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Q: What’s wrong with getting an extended warranty? ( Answered 4 out of 5 stars,   3 Comments )
Question  
Subject: What’s wrong with getting an extended warranty?
Category: Reference, Education and News > Consumer Information
Asked by: markabe-ga
List Price: $2.00
Posted: 23 May 2006 02:49 PDT
Expires: 22 Jun 2006 02:49 PDT
Question ID: 731596
There?s an episode of The Simpsons that went something like this:

Homer gets really intelligent.

Near the end this guy hits Homer on the head to dumb him down. Each
time he hits him he says something. Eventually Homer says, ?Extended
warranty? Great idea!? Then the guy says that Homer?s back to normal.

My question is, what?s so bad about extended warranties?
Answer  
Subject: Re: What’s wrong with getting an extended warranty?
Answered By: answerfinder-ga on 23 May 2006 04:12 PDT
Rated:4 out of 5 stars
 
Dear markabe-ga,
 
It is argued that extended warrants do not make financial sense.

I do not know which country you are situated in, but these are some
aspects of the debate from the UK.
 
Initially you are covered by consumers rights and manufacturer?s
guarantees. Why pay for protecting what you already have?
Paying for an extended warranty may cost far more than it would cost
to repair the item; or it may be cheaper to dispose of the item and
purchase a new one.
Some staff receive a commission for selling you an extended warranty.
Their advice is not to be considered independent and reliable.
Will the extended warranty be valid if the company goes bust?

This is from a page of advice on warranties from the UK?s Office of Fair Trading

?What is the likely cost of repairing your appliance?
This will vary ? a recent OFT survey found that the average washing
machine repair was between 45 and 65, and the average TV repair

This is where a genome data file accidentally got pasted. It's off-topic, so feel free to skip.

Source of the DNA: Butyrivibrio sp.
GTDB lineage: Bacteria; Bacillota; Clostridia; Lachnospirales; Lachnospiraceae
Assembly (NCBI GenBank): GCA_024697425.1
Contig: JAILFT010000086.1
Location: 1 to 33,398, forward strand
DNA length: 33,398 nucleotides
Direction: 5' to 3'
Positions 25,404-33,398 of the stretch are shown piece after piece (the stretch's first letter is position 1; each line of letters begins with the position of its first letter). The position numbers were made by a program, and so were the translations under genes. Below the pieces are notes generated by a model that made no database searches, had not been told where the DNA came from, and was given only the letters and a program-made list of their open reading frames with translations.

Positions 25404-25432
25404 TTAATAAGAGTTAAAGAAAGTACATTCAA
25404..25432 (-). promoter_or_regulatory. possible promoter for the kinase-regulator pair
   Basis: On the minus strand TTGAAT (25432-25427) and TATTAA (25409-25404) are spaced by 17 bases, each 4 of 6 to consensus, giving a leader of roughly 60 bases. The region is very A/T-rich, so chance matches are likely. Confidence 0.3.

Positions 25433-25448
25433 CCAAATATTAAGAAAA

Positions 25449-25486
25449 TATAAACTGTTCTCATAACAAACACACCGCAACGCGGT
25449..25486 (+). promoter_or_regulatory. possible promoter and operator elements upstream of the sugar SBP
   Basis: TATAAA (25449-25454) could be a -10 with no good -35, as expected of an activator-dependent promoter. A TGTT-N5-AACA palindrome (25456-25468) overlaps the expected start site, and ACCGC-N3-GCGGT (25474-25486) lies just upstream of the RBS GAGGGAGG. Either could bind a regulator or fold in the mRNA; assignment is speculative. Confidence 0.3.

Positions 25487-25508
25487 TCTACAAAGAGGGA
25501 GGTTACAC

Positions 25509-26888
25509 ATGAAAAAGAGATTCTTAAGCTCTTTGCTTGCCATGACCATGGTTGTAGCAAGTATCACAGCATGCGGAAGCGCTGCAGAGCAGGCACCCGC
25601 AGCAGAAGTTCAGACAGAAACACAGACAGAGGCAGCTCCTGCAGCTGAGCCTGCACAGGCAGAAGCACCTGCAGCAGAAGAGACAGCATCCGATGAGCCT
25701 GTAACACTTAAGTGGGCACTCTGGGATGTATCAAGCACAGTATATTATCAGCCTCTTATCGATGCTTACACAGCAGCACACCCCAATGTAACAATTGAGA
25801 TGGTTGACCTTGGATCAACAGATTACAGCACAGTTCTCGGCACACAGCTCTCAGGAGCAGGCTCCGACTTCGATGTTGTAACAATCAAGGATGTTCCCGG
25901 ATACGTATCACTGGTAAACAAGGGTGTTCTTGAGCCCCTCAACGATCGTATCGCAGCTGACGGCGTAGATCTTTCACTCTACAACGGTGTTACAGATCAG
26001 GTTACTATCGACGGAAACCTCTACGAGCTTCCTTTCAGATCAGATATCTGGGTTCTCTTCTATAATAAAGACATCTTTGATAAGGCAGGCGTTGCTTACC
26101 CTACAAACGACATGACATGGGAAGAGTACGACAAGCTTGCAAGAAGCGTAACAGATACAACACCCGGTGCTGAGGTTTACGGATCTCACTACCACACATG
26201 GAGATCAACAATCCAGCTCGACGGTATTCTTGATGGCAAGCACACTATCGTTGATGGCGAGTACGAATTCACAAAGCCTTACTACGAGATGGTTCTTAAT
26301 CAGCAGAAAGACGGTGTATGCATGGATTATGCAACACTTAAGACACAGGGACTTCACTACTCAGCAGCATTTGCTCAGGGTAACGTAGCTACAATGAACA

between 35 and 55.
So if you pay 150 for a five year extended warranty on a 300 washing
machine, your machine would need to break down around four times in
years two to five before you gained anything.
This is worked out using averages, it can cost more or less to have
your machine repaired.
What is the cost of a new appliance compared with the cost of an extended warranty?
It may be cheaper to replace the appliance if it breaks down outside a
manufacturer's guarantee period rather than buying an extended
warranty.?
http://www.oft.gov.uk/Consumer/Your+Rights+When+Shopping/Extended+warranties/extended+warranties+-+questions.htm


The UK?s Competition Commission conducted an inquiry into extened
warranties and found the following:

"    ? almost all EWs are bought at the point of sale. Few consumers
consider EWs before their purchase, and have little opportunity to
consider alternatives in the shop;

    ? EWs on offer at the point of sale are nearly always from one
provider, usually the retailer;

    ? there is generally no information available on the reliability
of electrical goods or the likely repair costs;

    ? there is generally no information available at the point of sale
on the prices, terms or conditions of EWs from alternative providers."
http://www.dti.gov.uk/consumers/Fact%20Sheets/page10720.html

Citizens Advice Bureau on extended warranties.
http://www.citizensadvice.org.uk/winnn6/index/pressoffice/press_index/press-050407.htm

I hope this answers your question. If it does not, or the answer is